The women’s game has changed dramatically since Sorenstam was a tour rookie 15 years ago. There have been great advances in equipment technology, allowing women golfers to hit the ball farther than ever, but the real change has come from the women themselves, with an ever-increasing focus on strength and fitness. The women playing the tour today pride themselves on their athleticism and ability to play more of a power game. Sorenstam helped lead the way when she went from averaging only 246 yards with her driver in 1994 to averaging over 270 yards at the height of her success in 2005 after finishing a rigorous conditioning program.

If you’re looking to improve your game in 2009, it’s a great idea to start hitting the gym. But the good news is that whatever your personal level of fitness, you can still play better by swinging the same clubs that the top players in the game use. Lorena Ochoa, the LPGA’s leading money winner last year, is excited to have Ping’s new Rapture V2 driver in her bag for 2009. The 460 cc head is manufactured out of titanium and tungsten, while external tungsten weight pads help make it more forgiving and lower its spin rate, which helps players gain needed roll and distance.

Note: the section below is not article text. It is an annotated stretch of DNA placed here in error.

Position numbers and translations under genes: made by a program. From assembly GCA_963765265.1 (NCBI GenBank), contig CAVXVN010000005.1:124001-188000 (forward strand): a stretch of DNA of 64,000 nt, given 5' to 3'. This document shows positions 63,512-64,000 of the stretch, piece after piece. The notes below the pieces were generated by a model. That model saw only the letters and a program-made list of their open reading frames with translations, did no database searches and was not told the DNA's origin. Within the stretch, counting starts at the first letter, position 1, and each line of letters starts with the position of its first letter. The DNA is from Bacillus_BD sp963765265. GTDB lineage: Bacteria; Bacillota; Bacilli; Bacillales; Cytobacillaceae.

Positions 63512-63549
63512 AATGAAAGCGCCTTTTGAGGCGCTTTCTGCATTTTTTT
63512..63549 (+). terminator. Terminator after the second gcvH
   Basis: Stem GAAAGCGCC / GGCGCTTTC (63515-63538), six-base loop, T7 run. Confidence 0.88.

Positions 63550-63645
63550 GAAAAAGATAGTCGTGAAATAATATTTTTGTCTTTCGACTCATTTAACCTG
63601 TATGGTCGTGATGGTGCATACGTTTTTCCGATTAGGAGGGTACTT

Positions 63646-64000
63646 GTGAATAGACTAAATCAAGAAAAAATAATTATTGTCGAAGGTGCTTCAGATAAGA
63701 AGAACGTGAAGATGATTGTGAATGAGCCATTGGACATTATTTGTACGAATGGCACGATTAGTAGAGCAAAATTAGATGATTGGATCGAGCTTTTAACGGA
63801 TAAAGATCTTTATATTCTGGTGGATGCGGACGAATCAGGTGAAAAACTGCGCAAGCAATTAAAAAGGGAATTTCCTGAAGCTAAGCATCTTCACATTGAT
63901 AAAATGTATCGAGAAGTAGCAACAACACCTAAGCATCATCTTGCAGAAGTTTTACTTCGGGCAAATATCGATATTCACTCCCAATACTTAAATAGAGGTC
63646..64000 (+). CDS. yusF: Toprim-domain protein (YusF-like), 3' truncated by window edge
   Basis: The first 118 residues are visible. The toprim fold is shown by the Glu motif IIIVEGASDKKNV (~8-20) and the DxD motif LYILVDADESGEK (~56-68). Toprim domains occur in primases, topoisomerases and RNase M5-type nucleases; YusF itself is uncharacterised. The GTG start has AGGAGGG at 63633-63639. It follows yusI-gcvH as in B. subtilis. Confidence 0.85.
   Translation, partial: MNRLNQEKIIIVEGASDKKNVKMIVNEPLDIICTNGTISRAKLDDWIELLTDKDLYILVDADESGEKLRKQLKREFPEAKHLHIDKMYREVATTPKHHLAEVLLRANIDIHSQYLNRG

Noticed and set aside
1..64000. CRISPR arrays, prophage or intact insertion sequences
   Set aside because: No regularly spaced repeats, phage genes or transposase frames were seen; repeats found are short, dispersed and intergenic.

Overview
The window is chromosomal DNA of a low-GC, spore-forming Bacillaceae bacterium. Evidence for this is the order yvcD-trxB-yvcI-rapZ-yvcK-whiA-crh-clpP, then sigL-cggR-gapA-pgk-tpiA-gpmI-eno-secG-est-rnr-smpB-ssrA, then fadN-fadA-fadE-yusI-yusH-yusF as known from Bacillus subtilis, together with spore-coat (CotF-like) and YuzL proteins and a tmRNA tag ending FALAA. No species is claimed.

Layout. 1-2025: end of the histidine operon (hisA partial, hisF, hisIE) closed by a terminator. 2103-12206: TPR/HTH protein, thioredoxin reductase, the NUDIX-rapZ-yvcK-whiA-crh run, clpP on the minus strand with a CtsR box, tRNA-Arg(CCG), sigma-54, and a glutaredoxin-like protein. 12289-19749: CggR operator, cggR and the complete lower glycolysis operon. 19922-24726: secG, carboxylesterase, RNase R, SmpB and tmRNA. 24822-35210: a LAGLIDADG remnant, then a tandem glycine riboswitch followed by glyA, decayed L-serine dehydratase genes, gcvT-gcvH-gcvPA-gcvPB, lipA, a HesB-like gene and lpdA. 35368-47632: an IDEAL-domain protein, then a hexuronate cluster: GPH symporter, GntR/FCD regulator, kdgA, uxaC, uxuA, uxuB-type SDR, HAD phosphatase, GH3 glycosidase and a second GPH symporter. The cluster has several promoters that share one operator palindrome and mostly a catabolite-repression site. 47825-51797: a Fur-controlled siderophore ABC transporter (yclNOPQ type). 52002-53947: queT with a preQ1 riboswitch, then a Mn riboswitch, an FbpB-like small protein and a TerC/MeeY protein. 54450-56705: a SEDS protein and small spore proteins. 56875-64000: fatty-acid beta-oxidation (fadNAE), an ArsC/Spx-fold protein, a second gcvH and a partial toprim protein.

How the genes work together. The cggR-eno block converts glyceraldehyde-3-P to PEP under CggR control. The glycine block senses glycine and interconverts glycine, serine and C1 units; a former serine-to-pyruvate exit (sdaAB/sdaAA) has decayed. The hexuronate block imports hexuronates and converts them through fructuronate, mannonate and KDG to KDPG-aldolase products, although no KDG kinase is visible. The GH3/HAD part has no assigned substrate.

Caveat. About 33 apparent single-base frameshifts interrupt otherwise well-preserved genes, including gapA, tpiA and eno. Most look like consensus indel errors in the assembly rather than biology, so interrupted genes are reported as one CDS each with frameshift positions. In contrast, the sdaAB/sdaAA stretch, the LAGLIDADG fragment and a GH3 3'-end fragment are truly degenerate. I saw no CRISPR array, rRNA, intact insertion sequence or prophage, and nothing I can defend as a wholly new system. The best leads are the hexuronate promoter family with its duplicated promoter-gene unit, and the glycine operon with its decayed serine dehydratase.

TaylorMade, the No. 1 driver in golf, is offering its top two players, Paula Creamer and Natalie Gulbis, its new Tour Burner Driver with Next Generation Dual Crown technology that lowers the center of gravity in the club head to promote high launch and low spin for more distance. Plus, it looks pretty, especially in the hands of these two blond bombers!